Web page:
Creating the MoonÕs Atmosphere

(Maintaining an atmosphere suitable for plant growth within Lunar Habitats)

By Heidi Castellanos

Packer Engineering, Inc.

Summer Intern 2006

Supervised by Peter J. Schubert

I.          Plants

            A.        Plants that will withstand 14 days of darkness

                        1.         Low Light Plants

a.         Silver Evergreen, Silver King Evergreen, Chinese Evergreen, Cast-iron Plant, Variegated Cast-iron Plant, Parlor Palm, Golden Pothos, Marble Queen Pothos, Split-leaf Philodendron, Snake Plant, Goldband Sansevieria (1)

b.         light requirement is minimum 100 ft-c, 75 to 200 preferred for good growth (1)

                        2.         Medium Light Plants

a.         Silver Vase, Plume Asparagus, Sprengeri Asparagus, Fern Asparagus, Gold-dust Plant, Schefflera, Dwarf Schefflera, Fishtail Palm, Bamboo Plant, Spider Plant, Grape Ivy, Giant Dumbcane, Spotted Dumbcane, False Aralia, Striped Dracaena, Corn Plant, Gold-dust Dracaena, Red-margined Dracaena, Ribbon Plant, Japanese Fatsia, Weeping Fig, India Rubber Plant, Fiddle-leaf Fig, Indian Laurel, Velvet Plant, English Ivy, Kentia Palm, Red-veined Prayer Plant, Boston Fern, Emerald Ripple Peperomia, Oval-leaf Peperomia, Fiddle-leaf Philodendron, Heart-leaf Philodendron, Tree Philodendron, Aluminum Plant, Friendship Plant, Swedish Ivy, Variegated Balfour Aralia, African Violet, Cleveland Peace Lily, Mauna Loa Peace Lily, Trileaf Wonder Nephthytis, Inch Plant, Wandering Jew (1)

b.         light requirement is minimum 100 to 150 ft-c, 200 to 500 preferred (1)

            B.        Plants that will grow under artificial light

1.         Aloe Vera, JosephÕs Coat, Zebra Plant, Norfolk Island Pine, Ponytail Palm, Kangaroo Vine, Calamondin Orange, Coffee, Coleus, Ti Plant, Jade Plant, Botanical Wonder, Chinese Hibiscus, Wax Plant, Blood Leaf, Weeping Pododarpus, Ming Aralia, Moses-in-the-Cradle, Christmas Cactus, BurroÕs Tail (1)

2.         light requirement is minimum 150 to 1000 ft-c, 500 to 1000 preferred (1)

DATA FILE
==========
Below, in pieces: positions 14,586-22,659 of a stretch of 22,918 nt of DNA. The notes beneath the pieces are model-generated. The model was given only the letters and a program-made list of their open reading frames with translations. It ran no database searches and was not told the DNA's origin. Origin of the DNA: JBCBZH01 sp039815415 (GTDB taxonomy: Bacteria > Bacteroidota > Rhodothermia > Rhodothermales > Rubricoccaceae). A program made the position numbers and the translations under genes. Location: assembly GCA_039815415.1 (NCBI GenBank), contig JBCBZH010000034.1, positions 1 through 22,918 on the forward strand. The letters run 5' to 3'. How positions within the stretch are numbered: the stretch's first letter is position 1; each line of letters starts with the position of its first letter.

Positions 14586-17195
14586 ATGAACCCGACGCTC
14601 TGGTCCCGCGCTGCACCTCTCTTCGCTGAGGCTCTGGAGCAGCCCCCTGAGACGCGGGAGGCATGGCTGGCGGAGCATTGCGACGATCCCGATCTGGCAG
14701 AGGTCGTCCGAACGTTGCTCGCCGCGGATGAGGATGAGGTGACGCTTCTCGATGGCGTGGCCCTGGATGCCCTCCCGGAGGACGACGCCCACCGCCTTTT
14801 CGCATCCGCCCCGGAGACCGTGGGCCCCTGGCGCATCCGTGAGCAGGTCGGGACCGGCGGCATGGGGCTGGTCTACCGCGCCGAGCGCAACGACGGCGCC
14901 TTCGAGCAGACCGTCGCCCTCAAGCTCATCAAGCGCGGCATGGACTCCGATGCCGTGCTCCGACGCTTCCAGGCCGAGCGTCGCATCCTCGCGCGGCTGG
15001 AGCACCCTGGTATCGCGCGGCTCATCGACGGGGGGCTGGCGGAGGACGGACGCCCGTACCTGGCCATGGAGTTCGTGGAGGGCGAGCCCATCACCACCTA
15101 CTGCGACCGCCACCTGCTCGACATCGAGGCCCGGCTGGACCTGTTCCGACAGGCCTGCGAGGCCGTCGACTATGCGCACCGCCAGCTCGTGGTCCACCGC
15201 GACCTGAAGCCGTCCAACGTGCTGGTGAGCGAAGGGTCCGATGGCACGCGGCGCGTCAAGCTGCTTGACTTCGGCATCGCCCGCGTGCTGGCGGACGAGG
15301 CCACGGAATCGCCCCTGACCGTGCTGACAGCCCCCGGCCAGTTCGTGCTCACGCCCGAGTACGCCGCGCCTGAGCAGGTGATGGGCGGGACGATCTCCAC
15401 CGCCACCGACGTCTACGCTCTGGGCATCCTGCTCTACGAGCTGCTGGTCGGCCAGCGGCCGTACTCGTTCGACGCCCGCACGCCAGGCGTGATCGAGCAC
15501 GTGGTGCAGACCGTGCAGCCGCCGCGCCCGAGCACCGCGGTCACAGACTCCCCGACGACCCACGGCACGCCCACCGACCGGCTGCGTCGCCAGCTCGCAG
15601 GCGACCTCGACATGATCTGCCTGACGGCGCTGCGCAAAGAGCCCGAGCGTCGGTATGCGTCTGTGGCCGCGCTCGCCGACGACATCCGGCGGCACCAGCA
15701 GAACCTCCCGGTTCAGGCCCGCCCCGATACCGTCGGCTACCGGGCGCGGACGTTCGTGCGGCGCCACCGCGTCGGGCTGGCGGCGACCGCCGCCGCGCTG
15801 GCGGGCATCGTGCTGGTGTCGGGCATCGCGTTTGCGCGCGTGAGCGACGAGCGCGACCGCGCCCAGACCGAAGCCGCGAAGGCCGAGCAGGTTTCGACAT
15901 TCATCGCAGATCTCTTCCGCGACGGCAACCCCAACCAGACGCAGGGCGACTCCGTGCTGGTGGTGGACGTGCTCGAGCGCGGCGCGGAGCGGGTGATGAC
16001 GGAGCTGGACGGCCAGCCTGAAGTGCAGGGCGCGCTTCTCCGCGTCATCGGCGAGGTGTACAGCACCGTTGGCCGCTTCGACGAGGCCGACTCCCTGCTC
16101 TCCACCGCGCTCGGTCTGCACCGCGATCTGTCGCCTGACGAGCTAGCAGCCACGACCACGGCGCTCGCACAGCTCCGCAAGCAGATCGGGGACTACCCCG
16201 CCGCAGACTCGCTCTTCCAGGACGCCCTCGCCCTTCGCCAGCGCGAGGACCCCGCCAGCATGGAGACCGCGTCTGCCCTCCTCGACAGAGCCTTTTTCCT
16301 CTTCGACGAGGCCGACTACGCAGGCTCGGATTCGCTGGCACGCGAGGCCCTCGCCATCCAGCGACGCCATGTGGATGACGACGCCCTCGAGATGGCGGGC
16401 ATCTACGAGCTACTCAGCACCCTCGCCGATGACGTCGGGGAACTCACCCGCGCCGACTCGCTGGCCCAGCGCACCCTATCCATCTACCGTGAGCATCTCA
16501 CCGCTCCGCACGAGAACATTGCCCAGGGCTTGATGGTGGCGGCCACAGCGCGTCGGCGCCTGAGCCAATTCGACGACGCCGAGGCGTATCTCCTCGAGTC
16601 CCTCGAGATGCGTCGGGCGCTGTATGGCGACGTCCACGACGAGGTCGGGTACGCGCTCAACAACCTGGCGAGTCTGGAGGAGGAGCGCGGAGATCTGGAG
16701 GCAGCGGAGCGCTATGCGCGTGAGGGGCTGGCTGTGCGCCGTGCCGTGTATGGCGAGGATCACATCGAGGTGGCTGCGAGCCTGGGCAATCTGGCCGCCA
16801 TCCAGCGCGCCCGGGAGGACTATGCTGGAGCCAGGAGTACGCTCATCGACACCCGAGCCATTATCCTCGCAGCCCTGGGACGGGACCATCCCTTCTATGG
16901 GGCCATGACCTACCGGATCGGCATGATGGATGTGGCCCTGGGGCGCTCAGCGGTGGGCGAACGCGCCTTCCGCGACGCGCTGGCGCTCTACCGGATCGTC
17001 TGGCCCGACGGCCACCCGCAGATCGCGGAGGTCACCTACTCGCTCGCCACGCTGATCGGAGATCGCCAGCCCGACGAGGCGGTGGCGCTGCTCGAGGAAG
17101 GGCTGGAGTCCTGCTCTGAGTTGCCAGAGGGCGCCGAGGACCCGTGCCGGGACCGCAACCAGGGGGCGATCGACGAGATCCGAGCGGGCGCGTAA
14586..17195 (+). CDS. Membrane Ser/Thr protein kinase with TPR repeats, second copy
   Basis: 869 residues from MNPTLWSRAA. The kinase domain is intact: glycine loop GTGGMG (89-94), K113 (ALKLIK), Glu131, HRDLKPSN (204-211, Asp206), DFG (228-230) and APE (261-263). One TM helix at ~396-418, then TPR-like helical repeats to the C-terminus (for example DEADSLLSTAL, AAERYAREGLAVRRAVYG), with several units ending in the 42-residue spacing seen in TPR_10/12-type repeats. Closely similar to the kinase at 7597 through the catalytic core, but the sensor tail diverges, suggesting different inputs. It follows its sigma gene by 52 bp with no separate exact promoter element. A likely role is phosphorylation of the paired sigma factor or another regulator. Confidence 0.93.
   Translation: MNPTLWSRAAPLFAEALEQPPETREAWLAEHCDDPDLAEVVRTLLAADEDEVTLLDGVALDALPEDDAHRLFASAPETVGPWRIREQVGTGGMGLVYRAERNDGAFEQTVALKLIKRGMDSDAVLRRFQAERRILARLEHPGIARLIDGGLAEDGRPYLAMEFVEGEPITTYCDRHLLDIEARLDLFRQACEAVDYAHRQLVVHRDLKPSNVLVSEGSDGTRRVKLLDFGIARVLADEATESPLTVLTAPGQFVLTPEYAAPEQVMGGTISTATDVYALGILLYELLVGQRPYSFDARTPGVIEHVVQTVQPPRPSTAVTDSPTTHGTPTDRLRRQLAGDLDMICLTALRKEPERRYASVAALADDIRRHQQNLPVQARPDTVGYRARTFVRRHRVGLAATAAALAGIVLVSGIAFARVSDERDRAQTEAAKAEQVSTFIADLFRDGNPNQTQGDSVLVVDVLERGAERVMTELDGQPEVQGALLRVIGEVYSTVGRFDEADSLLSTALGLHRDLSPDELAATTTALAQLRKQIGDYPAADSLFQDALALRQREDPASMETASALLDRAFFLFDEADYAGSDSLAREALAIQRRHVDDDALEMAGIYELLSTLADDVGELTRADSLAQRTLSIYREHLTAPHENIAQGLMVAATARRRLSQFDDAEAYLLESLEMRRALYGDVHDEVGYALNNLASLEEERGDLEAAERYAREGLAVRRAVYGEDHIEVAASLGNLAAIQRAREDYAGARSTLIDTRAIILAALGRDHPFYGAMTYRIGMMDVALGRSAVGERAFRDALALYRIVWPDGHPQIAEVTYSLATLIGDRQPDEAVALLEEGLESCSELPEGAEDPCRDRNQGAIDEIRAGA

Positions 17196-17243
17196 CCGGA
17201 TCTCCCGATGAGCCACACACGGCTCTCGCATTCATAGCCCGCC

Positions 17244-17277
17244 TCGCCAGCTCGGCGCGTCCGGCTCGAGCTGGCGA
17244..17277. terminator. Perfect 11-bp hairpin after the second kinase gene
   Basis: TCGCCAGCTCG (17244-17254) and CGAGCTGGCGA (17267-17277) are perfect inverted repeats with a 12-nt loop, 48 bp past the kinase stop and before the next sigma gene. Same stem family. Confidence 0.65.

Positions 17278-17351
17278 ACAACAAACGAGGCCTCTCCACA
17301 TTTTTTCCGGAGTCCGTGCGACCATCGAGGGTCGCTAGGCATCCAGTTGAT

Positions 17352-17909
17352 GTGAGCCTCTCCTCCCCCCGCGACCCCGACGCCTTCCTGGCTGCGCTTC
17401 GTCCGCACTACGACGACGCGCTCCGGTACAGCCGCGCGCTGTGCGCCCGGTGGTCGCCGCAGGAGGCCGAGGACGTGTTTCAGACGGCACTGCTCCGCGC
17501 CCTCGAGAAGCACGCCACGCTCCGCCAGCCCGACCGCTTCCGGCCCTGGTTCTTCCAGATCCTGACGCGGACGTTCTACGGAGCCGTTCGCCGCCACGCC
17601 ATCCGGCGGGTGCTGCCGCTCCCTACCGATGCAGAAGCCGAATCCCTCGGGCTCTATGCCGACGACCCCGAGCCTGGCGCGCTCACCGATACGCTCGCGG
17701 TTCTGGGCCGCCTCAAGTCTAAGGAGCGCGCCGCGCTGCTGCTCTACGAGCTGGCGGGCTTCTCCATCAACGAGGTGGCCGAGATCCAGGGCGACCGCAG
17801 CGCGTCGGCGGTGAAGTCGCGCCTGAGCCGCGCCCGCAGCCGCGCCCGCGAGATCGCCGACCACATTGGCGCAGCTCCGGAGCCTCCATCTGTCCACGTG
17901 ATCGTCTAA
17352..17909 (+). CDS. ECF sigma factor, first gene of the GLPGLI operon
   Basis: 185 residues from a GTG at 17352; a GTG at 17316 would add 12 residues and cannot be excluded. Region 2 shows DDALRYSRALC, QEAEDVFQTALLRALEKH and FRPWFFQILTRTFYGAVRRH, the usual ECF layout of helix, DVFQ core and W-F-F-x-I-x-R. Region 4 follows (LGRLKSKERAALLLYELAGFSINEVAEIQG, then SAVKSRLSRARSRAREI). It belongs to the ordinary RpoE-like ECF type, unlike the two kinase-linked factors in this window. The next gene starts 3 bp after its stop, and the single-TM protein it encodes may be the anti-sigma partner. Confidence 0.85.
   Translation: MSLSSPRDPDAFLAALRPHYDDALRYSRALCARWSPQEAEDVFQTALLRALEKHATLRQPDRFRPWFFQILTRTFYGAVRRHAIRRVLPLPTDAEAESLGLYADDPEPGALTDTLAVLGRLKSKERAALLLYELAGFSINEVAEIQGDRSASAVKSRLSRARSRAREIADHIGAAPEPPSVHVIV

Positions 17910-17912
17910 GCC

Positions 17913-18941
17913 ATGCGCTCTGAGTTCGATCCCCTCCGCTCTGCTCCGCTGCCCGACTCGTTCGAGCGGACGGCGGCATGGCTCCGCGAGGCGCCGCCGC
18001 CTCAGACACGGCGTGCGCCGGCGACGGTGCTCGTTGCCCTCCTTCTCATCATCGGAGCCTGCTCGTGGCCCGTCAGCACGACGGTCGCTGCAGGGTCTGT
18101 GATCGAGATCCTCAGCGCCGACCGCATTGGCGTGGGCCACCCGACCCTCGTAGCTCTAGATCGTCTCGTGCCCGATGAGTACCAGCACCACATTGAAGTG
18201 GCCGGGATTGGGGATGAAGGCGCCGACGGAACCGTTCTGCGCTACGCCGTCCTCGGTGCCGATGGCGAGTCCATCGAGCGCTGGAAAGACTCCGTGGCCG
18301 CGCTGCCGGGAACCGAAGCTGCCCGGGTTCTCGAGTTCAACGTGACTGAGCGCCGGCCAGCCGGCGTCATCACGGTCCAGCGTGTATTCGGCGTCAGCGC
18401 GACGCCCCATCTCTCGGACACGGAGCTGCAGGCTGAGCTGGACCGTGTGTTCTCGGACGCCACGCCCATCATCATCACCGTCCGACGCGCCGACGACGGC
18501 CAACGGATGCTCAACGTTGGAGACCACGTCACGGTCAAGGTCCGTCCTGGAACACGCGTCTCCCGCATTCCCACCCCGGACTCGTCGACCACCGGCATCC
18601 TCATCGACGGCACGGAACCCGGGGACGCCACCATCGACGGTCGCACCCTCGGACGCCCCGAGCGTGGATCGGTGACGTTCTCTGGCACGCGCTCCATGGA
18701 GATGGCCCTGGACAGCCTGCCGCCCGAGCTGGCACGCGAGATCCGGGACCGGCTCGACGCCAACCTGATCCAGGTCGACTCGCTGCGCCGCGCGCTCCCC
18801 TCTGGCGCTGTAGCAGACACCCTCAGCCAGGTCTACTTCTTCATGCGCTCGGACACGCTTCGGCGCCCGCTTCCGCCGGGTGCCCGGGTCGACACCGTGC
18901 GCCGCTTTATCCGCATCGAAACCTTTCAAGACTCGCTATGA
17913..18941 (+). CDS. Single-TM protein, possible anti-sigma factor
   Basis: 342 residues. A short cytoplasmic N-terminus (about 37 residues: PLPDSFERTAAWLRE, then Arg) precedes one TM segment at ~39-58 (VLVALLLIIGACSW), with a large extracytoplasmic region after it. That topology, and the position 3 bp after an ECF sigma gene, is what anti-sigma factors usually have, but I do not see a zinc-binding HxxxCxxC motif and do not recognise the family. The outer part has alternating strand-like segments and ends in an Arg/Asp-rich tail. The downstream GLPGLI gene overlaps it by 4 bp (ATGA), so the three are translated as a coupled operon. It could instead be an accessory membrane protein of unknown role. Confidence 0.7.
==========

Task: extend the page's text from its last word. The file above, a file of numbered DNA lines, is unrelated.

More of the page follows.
II.        Nitrogen Oxide Scrubber

            -- a gas scrubber that uses ammonia, or a catalyst and ammonia solution, to remove nitrogen oxide from a gas stream.


III.       Carbon Dioxide (Potassium hydroxide) Scrubber

            A.        CO2 Poisoning -- It's the lack of O2 that normally accompanies high CO2 levels. Since ambient air carries 21% O2, any significant increase in CO2 results in a corresponding decrease in available O2. This is a much different mechanism than CO poisoning, which can occur at very low levels due to its highly efficient displacement of O2 in the blood. Unlike CO2, if you had CO levels high enough to significantly reduce ambient O2 levels, probably a single breath would kill you. hypoxia is the cause of death in either case, but death by CO poisoning wouldn't be called suffocation whereas death by (6)

B.        Apollo 13 technology (9)

C.        Plants

1.         Reasons for plants -- clean the air, humidify the air, invigorate energy (5)

                        2.         Hardy Plants Peace Lily, Dracaena ŌJanet CraigÕ, Chinese

                                    Evergreen, Polthos Ivy, Philodendron Selloum (5)

D.            Biosphere 2 technology (8)


IV.       Odor Filtering (closed environment)  


V.        Humidity Control